Keep Predicates Meaningful

Gail Shaw shows that adding a valueless predicate to change a scan operation into a seek operation does not guarantee a performance improvement:

I remember a forum thread from a while back. The question was on how to get rid of the index scan that was in the query plan. Now that’s a poor question in the first place, as the scan might not be a problem, but it’s the first answer that really caught my attention.

Since the primary key is on an identity column, you can add a clause like ID > 0 to the query, then SQL will use an index seek.

Technically that’s correct. If the table has an identity column with the default properties (We’ll call it ID) and the clustered index is on that identity column, then a WHERE clause of the form WHERE ID > 0 AND <any other predicates on that table> can indeed execute with a clustered index seek (although it’s in no way guaranteed to do so). But is it a useful thing to do?

Time for a made up table and a test query.

Anything Gail writes is a must-read; this is no exception.

Related Posts

Risks Of Using Resource Governor To Set Max DOP

Joe Obbish builds an example where Resource Governor’s CPU cap can actively harm query performance: I uploaded the query plan here if you want to look at it. This type of scenario can happen even without Resource Governor. For example, a compiled parallel query may be downgraded all the way to MAXDOP 1 if it can’t get […]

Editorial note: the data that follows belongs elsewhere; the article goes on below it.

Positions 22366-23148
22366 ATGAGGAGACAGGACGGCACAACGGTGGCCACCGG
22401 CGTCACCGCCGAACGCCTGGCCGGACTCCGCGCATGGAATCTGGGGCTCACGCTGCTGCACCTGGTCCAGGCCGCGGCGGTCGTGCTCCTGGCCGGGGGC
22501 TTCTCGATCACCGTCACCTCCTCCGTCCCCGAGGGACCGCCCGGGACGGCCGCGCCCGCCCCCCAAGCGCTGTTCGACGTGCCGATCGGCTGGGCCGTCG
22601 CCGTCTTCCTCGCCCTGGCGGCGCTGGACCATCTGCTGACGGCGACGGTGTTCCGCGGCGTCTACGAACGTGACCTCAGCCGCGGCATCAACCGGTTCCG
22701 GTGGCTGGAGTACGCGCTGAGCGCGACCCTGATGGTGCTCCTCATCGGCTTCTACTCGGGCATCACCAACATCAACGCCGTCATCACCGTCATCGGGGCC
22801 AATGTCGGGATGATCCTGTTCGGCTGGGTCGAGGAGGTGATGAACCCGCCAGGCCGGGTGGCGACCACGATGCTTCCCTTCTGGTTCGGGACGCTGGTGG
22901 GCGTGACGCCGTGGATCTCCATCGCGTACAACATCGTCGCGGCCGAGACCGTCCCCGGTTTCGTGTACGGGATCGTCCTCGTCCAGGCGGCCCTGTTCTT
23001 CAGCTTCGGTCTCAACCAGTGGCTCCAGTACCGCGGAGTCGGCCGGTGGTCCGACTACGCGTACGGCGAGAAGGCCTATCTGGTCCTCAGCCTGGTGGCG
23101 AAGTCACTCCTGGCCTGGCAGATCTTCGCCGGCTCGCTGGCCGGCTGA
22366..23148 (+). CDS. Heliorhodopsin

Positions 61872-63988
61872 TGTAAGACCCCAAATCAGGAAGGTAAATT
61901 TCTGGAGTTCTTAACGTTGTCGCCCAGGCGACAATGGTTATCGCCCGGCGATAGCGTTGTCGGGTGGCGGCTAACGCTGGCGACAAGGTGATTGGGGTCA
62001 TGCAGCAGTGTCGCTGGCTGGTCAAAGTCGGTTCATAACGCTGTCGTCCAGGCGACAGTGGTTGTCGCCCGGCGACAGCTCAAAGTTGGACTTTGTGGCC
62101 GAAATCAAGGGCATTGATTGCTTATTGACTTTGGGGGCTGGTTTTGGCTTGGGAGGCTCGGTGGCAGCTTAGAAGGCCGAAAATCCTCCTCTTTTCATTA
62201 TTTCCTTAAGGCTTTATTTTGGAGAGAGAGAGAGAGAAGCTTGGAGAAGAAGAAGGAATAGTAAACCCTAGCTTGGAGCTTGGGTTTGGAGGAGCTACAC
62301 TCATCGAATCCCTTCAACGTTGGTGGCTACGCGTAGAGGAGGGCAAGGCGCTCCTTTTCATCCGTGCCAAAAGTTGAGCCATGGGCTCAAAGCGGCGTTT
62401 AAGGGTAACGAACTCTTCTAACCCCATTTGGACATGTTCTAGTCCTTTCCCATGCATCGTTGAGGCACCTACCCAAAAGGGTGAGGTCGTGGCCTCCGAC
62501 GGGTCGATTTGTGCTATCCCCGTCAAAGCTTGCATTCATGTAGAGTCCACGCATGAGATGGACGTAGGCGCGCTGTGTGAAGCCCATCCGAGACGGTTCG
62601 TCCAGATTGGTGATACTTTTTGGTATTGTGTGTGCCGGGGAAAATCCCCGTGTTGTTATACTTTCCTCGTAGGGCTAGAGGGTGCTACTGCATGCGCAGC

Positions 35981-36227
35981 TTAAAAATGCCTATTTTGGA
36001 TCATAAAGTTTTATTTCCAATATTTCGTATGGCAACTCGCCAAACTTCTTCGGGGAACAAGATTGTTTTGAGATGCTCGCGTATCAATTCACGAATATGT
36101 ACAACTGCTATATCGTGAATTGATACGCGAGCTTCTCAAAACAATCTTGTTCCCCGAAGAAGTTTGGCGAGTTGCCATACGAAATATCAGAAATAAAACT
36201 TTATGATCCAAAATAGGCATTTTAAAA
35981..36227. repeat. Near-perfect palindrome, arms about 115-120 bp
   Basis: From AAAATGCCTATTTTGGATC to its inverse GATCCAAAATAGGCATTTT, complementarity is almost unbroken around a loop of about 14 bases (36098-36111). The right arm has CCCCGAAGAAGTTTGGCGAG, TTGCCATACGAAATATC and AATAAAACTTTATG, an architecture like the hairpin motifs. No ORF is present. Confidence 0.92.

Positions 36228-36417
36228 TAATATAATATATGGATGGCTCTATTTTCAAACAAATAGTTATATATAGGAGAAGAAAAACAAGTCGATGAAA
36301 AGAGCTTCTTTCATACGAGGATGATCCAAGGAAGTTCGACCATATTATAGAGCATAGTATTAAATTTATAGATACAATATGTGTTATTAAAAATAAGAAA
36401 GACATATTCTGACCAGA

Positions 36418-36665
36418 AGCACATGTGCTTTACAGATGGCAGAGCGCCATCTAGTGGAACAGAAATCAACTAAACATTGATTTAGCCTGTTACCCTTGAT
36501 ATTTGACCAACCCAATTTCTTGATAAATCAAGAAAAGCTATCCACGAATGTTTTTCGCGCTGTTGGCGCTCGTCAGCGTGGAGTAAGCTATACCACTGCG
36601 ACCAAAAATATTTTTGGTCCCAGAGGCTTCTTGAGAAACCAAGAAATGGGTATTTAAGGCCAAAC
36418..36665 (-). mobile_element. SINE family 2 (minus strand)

Read More

When Table Variables Have Realistic Estimates, Unrealistic Results May Occur

Milos Radivojevic wraps up a series on deferred compilation for table variables by looking at a hack which used to work but no longer does: With this change, the query is executed very fast, with the appropriate execution plan: SQL Server Execution Times: CPU time = 31 ms,  elapsed time = 197 ms. However, the LOOP hint […]

Read More

Categories

February 2016
MTWTFSS
« Jan Mar »
1234567
891011121314
15161718192021
22232425262728
29